Nation keeping eye on California illegal-student case
By Matt Krupnick
The Contra Costa Times (Walnut Creek, CA), January 18, 2009
Several states are keeping an eye on a California court case that could be a bellwether for colleges that discount tuition for undocumented immigrants.
The California Supreme Court has agreed to consider a lawsuit over a state law that allows universities and colleges to charge the same tuition to undocumented students that state residents pay. If the high court overturns the law, it could lead to similar challenges in nine other states that discount prices for noncitizens; several of the states have submitted briefs.
The court is expected to hear the case late this year or in early 2010.
Attorneys for the plaintiffs say the policy has discriminated against about 100,000 U.S. citizens who have paid out-of-state prices since it took effect in 2002. They argue that the policy violates federal laws; an appeals court agreed last year and overturned a lower-court ruling that upheld the state law.
'Some states decided to flaunt the will of the federal government,' said Michael Brady, an attorney for plaintiff Robert Martinez. 'They are going against Congress.'
Attorneys for the defendants the California State University, University of California and community college systems say their tuition policies do not violate federal laws.
Federal lawmakers made it clear that states could help undocumented students as long as state legislatures adopted laws specifically allowing that help, said Christopher Patti, an
The other federal law at issue is thornier for the colleges, however. That statute forbids schools from providing educational benefits to illegal immigrants based on residency status.
University lawyers say that California has avoided issue by permitting students to pay in-state tuition if they attend California high schools for at least three years. Most UC students who take advantage of the benefit are not illegal immigrants, unlike at the community colleges, whereas many as 90 percent of students granted the benefit are undocumented.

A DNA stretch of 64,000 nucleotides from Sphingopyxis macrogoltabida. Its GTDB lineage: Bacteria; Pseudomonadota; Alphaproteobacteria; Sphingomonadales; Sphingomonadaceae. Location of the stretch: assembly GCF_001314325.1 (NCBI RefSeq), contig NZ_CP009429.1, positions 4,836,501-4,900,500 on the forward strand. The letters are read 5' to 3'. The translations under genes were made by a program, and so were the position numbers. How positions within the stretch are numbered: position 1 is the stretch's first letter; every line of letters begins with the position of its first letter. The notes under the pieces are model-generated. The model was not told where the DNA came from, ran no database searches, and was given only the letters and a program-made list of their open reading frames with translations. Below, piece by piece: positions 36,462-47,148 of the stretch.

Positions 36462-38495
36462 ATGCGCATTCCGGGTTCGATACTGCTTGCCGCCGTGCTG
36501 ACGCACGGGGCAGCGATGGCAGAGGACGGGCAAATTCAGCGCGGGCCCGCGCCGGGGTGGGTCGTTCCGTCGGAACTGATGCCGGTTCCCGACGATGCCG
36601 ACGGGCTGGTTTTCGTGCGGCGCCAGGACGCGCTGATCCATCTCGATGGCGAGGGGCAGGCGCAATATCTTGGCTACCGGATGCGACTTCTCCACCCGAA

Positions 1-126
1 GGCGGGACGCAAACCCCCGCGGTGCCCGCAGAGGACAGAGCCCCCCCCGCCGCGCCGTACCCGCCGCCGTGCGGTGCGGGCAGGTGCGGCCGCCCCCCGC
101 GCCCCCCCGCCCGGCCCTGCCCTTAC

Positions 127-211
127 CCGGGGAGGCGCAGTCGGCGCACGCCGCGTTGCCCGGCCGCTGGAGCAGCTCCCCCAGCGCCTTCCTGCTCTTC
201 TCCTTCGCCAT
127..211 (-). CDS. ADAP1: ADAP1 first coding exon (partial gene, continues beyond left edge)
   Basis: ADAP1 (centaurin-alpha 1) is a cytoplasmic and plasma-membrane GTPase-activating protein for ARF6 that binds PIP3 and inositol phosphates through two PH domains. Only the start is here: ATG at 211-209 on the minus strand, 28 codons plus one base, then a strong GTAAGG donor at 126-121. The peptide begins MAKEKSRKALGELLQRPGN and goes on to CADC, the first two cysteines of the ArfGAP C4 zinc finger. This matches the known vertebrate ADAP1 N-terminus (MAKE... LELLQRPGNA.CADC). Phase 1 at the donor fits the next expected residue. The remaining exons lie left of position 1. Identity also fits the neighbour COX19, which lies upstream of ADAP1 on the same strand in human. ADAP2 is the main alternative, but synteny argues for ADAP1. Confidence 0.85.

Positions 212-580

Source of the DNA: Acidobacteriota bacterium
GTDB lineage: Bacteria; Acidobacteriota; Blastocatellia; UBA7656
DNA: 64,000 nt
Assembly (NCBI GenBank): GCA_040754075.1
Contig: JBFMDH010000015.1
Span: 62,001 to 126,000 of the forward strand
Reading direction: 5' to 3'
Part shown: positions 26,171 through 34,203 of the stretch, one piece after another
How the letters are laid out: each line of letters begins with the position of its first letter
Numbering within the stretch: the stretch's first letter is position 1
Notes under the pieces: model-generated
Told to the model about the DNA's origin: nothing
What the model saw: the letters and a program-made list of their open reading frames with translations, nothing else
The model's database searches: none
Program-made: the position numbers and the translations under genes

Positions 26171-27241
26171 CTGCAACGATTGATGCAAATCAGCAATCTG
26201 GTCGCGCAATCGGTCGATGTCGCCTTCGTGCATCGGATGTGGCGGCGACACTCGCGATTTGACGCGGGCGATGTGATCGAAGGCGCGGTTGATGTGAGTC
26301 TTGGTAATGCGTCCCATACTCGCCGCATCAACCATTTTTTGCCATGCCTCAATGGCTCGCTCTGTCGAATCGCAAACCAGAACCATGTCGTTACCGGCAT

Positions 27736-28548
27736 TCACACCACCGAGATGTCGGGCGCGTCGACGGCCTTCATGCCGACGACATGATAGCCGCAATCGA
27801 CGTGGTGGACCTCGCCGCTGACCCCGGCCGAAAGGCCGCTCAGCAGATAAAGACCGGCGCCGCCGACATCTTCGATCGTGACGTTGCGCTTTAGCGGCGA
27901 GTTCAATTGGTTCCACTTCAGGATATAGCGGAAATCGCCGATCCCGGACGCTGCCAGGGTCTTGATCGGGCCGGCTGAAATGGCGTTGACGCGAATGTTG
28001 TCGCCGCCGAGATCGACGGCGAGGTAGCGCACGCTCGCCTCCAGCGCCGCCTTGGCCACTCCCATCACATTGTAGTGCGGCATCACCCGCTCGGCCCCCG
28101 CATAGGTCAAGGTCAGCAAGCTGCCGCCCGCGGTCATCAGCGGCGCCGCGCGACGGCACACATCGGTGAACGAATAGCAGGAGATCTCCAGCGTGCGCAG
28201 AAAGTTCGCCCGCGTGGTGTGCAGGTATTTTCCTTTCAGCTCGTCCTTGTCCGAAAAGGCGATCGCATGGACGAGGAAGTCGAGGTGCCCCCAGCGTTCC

The Cal State system does not collect data on those students.
The appeals court said the colleges had created a 'surrogate residence requirement' through the high school provision, a conclusion that even some supporters of the law have agreed with.
Even if the Supreme Court upholds the appeals court ruling, laws in other states are so sufficiently different that they probably would not be easily challenged using California as a precedent, said Michael Olivas, a University of Houston law professor and director of the Institute of Higher Education Law and Governance. He helped write the Texas law and has worked with several other states on their policies.
The appeals court should have thrown out the California lawsuit, Olivas said.
The law causes no harm, he said. 'The fact that one person gets residency status does not harm those who don't.
'Congress has no role in determining what states may do with their tuition.'
Martinez has argued that out-of-state students should not be forced to pay $20,000 more than undocumented students in California. College attorneys answered that immigrant families need the financial help in order to become productive Americans.
Thousands of Californians will be unable to attend college if the law is overturned, said Orson Aguilar, executive director of the Berkeley-based Greenlining Institute, which studies immigration and education issues.
'I just met a student who didn't know he was undocumented,' Aguilar said, adding that the man had lived in the United States since he was 1. 'I think California is going to miss out if we don't do this.
'In the long term, it's better for the country and for California.'